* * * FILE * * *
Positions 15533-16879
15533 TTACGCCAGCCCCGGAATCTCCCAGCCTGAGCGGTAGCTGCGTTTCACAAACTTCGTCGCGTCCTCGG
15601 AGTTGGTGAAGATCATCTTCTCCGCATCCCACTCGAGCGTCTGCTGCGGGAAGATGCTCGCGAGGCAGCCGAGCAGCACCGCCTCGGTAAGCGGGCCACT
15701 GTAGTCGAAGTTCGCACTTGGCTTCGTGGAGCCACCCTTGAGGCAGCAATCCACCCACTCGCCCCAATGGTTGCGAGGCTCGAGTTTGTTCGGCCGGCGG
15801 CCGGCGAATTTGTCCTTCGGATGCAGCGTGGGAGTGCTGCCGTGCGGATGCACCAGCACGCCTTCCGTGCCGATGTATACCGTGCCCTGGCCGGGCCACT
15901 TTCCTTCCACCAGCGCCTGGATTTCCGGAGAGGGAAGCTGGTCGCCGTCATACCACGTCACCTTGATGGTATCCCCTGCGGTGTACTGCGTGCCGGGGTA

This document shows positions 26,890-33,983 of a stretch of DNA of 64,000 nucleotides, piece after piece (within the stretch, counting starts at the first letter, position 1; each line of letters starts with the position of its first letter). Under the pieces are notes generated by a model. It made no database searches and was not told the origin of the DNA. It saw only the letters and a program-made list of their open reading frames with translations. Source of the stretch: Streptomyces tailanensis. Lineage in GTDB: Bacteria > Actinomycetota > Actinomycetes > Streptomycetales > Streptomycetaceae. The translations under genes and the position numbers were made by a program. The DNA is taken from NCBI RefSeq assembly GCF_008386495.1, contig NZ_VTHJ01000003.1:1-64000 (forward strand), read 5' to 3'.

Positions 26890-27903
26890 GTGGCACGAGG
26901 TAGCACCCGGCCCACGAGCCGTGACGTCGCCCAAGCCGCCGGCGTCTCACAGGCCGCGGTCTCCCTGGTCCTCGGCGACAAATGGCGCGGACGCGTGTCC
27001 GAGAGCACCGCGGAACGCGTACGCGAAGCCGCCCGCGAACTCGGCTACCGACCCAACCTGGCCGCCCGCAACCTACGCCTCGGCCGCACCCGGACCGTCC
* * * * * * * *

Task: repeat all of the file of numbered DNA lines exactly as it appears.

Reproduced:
Positions 15533-16879
15533 TTACGCCAGCCCCGGAATCTCCCAGCCTGAGCGGTAGCTGCGTTTCACAAACTTCGTCGCGTCCTCGG
15601 AGTTGGTGAAGATCATCTTCTCCGCATCCCACTCGAGCGTCTGCTGCGGGAAGATGCTCGCGAGGCAGCCGAGCAGCACCGCCTCGGTAAGCGGGCCACT
15701 GTAGTCGAAGTTCGCACTTGGCTTCGTGGAGCCACCCTTGAGGCAGCAATCCACCCACTCGCCCCAATGGTTGCGAGGCTCGAGTTTGTTCGGCCGGCGG
15801 CCGGCGAATTTGTCCTTCGGATGCAGCGTGGGAGTGCTGCCGTGCGGATGCACCAGCACGCCTTCCGTGCCGATGTATACCGTGCCCTGGCCGGGCCACT
15901 TTCCTTCCACCAGCGCCTGGATTTCCGGAGAGGGAAGCTGGTCGCCGTCATACCACGTCACCTTGATGGTATCCCCTGCGGTGTACTGCGTGCCGGGGTA

This document shows positions 26,890-33,983 of a stretch of DNA of 64,000 nucleotides, piece after piece (within the stretch, counting starts at the first letter, position 1; each line of letters starts with the position of its first letter). Under the pieces are notes generated by a model. It made no database searches and was not told the origin of the DNA. It saw only the letters and a program-made list of their open reading frames with translations. Source of the stretch: Streptomyces tailanensis. Lineage in GTDB: Bacteria > Actinomycetota > Actinomycetes > Streptomycetales > Streptomycetaceae. The translations under genes and the position numbers were made by a program. The DNA is taken from NCBI RefSeq assembly GCF_008386495.1, contig NZ_VTHJ01000003.1:1-64000 (forward strand), read 5' to 3'.

Positions 26890-27903
26890 GTGGCACGAGG
26901 TAGCACCCGGCCCACGAGCCGTGACGTCGCCCAAGCCGCCGGCGTCTCACAGGCCGCGGTCTCCCTGGTCCTCGGCGACAAATGGCGCGGACGCGTGTCC
27001 GAGAGCACCGCGGAACGCGTACGCGAAGCCGCCCGCGAACTCGGCTACCGACCCAACCTGGCCGCCCGCAACCTACGCCTCGGCCGCACCCGGACCGTCC